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Health

Gates Foundation: World has made 'huge progress' in reducing child mortality

A newly launched report by the Gates Foundation tracks improvements in tackling health issues, such as malaria, AIDS and maternal and child mortality, that devastate many of the world's poorest countries.

Goalkeepers: The Stories Behind the Data looks at how well the world is meeting the Sustainable Development Goals (SDGs) adopted by the United Nations in 2015. The Bill and Melinda Gates Foundation will publish the report annually until 2030, the year set by the international community to meet these targets. DW spoke to Anita Zaidi from the Gates Foundation. 

DW: What are the main findings of your report?

Anita Zaidi: The really important point as we move from the previous target of the Millennium Development Goals to the 2030 goals, which are much broader, is that we have made huge progress since 1990 in child mortality reductions. We have an almost 50 percent reduction since then. But we still have six million children dying every year and a lot of those children are in Africa. The other area is South Asia. But if we do not make progress in Africa, we will not be able to meet the Sustainable Development Goals.

We have some anxiety that we have big SDGs, which are all very important. We need to finish this job for our children and our women and create the environment that they need to reach their best potential.

What this report does, is that it calls out the promises that we have made. We need to not lose our focus. We need to keep looking at what the focus is and track it. This is going to be an annual tracking of how we are doing. Are we keeping our promises or are we lagging behind? That's why this report is really important to Africa.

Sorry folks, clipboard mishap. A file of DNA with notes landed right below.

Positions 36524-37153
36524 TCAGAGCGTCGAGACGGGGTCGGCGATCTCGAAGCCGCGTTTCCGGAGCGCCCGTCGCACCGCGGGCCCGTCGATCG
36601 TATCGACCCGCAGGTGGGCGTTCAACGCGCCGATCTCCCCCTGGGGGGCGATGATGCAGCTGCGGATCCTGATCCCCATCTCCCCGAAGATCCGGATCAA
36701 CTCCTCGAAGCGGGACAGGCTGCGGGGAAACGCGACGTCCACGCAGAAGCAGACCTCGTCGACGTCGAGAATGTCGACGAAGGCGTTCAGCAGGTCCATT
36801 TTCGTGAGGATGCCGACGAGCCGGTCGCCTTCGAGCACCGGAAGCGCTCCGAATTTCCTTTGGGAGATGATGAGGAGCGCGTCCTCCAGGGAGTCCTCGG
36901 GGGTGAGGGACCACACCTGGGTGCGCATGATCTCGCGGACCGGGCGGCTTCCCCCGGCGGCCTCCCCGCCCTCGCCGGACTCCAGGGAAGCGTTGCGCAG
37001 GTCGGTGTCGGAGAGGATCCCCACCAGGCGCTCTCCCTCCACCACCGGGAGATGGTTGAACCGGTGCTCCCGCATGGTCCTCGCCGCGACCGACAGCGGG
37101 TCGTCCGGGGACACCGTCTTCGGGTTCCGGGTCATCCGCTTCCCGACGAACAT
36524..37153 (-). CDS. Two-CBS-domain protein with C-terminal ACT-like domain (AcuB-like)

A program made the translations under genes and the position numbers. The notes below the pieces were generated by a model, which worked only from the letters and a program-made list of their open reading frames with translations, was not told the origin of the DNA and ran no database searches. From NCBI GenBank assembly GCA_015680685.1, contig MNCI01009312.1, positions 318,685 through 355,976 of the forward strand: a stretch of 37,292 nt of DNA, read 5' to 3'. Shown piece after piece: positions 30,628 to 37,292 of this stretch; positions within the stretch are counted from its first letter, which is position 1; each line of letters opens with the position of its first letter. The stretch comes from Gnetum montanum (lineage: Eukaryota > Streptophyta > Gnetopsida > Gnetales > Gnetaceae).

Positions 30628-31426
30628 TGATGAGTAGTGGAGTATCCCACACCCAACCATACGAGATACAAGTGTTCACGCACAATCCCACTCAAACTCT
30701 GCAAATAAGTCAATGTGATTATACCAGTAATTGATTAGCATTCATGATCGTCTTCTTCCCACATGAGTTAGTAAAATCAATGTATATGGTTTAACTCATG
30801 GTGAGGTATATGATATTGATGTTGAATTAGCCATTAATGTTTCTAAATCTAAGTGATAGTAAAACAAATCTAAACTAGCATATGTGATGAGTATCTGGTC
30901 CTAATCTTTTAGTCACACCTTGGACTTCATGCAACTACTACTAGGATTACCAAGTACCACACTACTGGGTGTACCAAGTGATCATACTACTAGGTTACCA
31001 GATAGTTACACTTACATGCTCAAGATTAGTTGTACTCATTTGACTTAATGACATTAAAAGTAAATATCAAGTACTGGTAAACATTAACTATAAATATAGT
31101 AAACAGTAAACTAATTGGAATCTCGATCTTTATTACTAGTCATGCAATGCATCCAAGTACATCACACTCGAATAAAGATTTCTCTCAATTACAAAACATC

Children under five in developing countries die of preventable diseases. What could people do to curb child mortality?

One very big issue is access to good maternal services so that babies are born in environments, where the biggest risk to mothers and children is on the day of birth. We need to really recognize that as an issue and focus on that so that mothers get very good maternal services.

[Another] issue is nutrition - we need to focus on what a good diet looks like and how important breast feeding is in the first year of the baby's life. All of those things are not hard to do but they won't happen automatically. We need to be sure that they are happening.

Who do you think is to blame? Is it the governments who have failed to take care of the people?

I think a lot of us need to work together to solve this. It's not just government. It's also civil society, the media, the physicians and the health providers. What I like about the SDGs is the way they are framed. It's all of our responsibility to tackle these issues.

Portrait photo of Anita Zaidi

Anita Zaidi is director for the Enteric and Diarrheal Diseases Program at the Bill and Melinda Gates Foundation

Another interesting thing about the SDGs is the need for integration. We need to strive and hold our governments accountable for what they are doing to integrate programming in a way that serves the poorest.

Africa has the honor of having a World Health Organization director general who is from Africa, [Dr Tedros Adhanom Ghebreyesus]. I like the way he is thinking about things. He has five priorities: women and children are a big focus, universal health service is a big focus and epidemic response is a big focus.

He has defined his priorities in a way that we can use them to make our systems more responsive to the needs of the poor. I have spent a lot of my life working with very poor people and it's not that they don't have awareness. It's that they don't have the opportunity to change their lives. That's where we have to make a difference for them.

What are your three main SDG goals that you are focusing on in Africa?

Our foundation has a few areas of focus and most of our efforts have very similar priorities to the SDGs. These are maternal and child health, environment, water and sanitation, and addressing poverty. These are all linked to each other.

Interview: Zipporah Nyamburah

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